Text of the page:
Learning about Mesolithic societies through disasters
Astrid Johanne Nyland  1@  
1 : University of Stavanger  (UiS)

This paper takes a project in its initial phase: LAST – Life after the Storegga tsunami, as its point of departure. LAST explores the life worlds of hunter-gatherer-fishers after the Storegga tsunami hit the coast of western Norway and northeastern Scotland 8200 years ago.

Whereas earlier research on this tsunami has pivoted around the identification of the tsunami's date, geographical range and physical impact, our project will emphasise its potential social impacts. Where this has been studied, the tsunami has been considered a disaster for the coastal communities, or as augmenting the effects of the 8.2 ka cold event causing a population decline. In these views are certain presumptions about the existing Mesolithic coastal societies as vulnerable or lacking strategies enabling people to reorganize and rebound when facing dramatic events. This contrasts another presumption of hunter-gatherer fisher societies, one where these are considered as well equipped for adaptation and change. To some, the tsunami would certainly have been deadly and disastrous, yet for others perhaps it was only a reminder of the hazards of living by the sea. Hence, we should expect a multitude of responses. These responses inform on the organisation and capacities of Mesolithic societies. Persistent knowledge transmission in for example lithic technology, landscape use or settlement patterns before and after the event are indications of the capabilities of the existing societies. Alternatively, if the Storegga tsunami led to a noticeable disruption of the historical contingency, it may have opened the societies up for change, introducing new practices or intensifying old ones.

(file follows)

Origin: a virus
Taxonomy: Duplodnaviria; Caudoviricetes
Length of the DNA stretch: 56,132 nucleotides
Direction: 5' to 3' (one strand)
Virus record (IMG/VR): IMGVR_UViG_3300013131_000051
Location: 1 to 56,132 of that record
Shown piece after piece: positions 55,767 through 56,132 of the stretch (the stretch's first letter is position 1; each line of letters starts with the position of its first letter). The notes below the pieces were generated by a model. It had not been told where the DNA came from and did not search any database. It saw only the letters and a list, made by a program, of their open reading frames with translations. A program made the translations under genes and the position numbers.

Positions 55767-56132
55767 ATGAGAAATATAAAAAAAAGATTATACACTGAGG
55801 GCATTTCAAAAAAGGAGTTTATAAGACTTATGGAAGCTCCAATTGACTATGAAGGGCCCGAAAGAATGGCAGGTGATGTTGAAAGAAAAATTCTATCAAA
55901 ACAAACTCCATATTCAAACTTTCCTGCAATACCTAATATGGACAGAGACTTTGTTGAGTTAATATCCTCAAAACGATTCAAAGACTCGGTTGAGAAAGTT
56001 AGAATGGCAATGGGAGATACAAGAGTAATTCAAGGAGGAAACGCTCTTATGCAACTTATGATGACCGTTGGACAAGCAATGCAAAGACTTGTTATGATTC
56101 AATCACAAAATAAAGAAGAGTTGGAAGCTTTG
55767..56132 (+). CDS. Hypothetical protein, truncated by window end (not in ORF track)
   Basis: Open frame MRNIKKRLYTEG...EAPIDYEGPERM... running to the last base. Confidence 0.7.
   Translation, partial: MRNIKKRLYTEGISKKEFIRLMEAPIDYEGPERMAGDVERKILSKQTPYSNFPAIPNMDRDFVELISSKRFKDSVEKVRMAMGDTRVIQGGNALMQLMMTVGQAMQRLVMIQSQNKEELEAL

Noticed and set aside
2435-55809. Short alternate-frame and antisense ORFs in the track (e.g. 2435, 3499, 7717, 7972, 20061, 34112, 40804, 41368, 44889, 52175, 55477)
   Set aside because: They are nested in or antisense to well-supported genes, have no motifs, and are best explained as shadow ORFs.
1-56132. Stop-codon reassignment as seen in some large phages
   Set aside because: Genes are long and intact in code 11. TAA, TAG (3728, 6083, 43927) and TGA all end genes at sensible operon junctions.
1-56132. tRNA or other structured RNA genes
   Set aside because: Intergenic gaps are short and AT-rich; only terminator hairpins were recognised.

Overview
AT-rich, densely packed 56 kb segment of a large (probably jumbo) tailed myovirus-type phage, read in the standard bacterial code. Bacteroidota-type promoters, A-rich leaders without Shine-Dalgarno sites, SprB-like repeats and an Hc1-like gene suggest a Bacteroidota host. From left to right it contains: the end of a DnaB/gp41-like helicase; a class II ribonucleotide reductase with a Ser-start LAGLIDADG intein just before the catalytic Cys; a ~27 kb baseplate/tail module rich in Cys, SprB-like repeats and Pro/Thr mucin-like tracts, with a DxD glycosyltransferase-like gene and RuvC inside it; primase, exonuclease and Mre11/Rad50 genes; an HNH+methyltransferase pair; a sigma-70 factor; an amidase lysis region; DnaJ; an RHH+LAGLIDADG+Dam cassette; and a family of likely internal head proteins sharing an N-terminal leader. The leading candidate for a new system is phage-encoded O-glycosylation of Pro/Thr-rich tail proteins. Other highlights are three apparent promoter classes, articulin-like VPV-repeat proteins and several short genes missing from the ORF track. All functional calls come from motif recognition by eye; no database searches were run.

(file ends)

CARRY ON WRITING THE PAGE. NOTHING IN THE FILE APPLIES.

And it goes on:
In anthropological studies, one perceives current hazards and disasters as challenges to social structures and organization, potentially bringing about systemic adaptation to sustain stability and viable lifeways (Oliver-Smith 1996). By applying a similar holistic, developmental and comparative perspective, the Storegga tsunami can function as a reflector of fundamental features of Mesolithic societies. In this way, the project will aim to combine anthropology and archaeology to invoke new knowledge of the hunter-gatherer-fisher societies.

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